Gaiman indicated in the introduction that the story popped up in his mind after he had a conversation with a real-life model of Penthouse mag about being exploited: “I’m getting well-paid for it, love. And it beats working the nightshift in a Bradfort biscuit factory. But I’ll tell you who’s being exploited. All those blokes who buy it. Wanking over me every month. They’re being exploited.” Another model, who was Gaiman’s friend, dropped out of sight suddenly and was never seen again.
Looking for a Girl is no extraordinary story, but I really liked how Gaiman used his voice here. In writing stories you should always involve the readers, and though Gaiman told the tale in first person point of view, he managed to involve the audience by effectively letting them see and feel what the main character sees or feels. It’s actually like just talking to a friend who’s sharing the story of his bitter life, and the reader would surely want to tap the storyteller’s shoulder and say “it’s okay.” Not that this story is utterly tragic, but the end was quite saddening. You’ll surely empathize despite yourself.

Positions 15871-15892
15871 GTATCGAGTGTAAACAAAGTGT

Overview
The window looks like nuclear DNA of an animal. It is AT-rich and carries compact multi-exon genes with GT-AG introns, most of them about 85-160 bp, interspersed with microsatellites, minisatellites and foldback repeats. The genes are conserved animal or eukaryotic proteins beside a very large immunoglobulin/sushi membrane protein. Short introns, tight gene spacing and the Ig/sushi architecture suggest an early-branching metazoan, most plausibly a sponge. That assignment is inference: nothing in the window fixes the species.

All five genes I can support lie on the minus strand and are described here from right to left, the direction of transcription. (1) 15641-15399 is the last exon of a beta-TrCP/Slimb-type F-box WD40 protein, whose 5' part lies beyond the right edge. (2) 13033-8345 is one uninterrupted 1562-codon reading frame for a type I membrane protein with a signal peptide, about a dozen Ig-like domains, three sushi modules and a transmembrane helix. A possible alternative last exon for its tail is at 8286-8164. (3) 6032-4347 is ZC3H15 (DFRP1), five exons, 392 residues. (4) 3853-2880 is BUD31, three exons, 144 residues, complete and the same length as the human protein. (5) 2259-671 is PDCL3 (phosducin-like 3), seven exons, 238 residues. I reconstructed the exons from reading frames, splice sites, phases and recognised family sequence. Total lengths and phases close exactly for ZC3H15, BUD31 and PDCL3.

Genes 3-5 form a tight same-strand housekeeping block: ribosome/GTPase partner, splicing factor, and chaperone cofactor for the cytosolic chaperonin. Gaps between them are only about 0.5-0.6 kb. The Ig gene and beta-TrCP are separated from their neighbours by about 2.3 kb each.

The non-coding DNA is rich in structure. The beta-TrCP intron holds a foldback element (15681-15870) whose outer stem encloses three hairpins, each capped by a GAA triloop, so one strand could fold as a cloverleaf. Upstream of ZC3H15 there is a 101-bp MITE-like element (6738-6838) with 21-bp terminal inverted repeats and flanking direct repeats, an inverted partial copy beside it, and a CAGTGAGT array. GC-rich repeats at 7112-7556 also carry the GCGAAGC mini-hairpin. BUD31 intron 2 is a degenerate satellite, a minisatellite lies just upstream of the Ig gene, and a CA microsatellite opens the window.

I loved the ending paragraphs very much:
In Greece, the philosophers are debating, Socrates is drinking hemlock, and she's posing for a sculpture of Erato, muse of light poetry and lovers, and she's nineteen.
In Crete she's oiling her breasts, and she's jumping bulls in the ring while King Minos applauds, and someone's painting her likeness on a wine-jar, and she's nineteen.
In 2065 she's stretched out on the revolving floor of a holographic photographer, who records her as an erotic dream in Living Sensolove, imprisons the sight and sound and the very smell of her in a tiny diamond matrix.
She's only nineteen.
And the caveman outlines Charlotte with burnt stick on the wall of the temple of a cave, filling in the shape and texture of her with earths and berry-dyes. Nineteen.
Charlotte is there, in all places, all times, sliding through our fantasies, a girl forever.
I want her so much it makes me hurt sometimes. that's when I take down the photographs of her, and just look at them for a while, wondering why I didn't try to touch her, why I wouldn't really even speak to her when she was there, and never coming up with an answer that I could understand.
That's why I've written this all down, I suppose.
This morning I noticed yet another grey hair at my temple. Charlotte is nineteen. Somewhere."
Plot-wise, this story didn’t quite satisfy me much, but style-wise, I’m giving it a thumb-up. Neil Gaiman was commissioned by the Penthouse to write this story for their twenty-fifth anniversary issue, January 1985.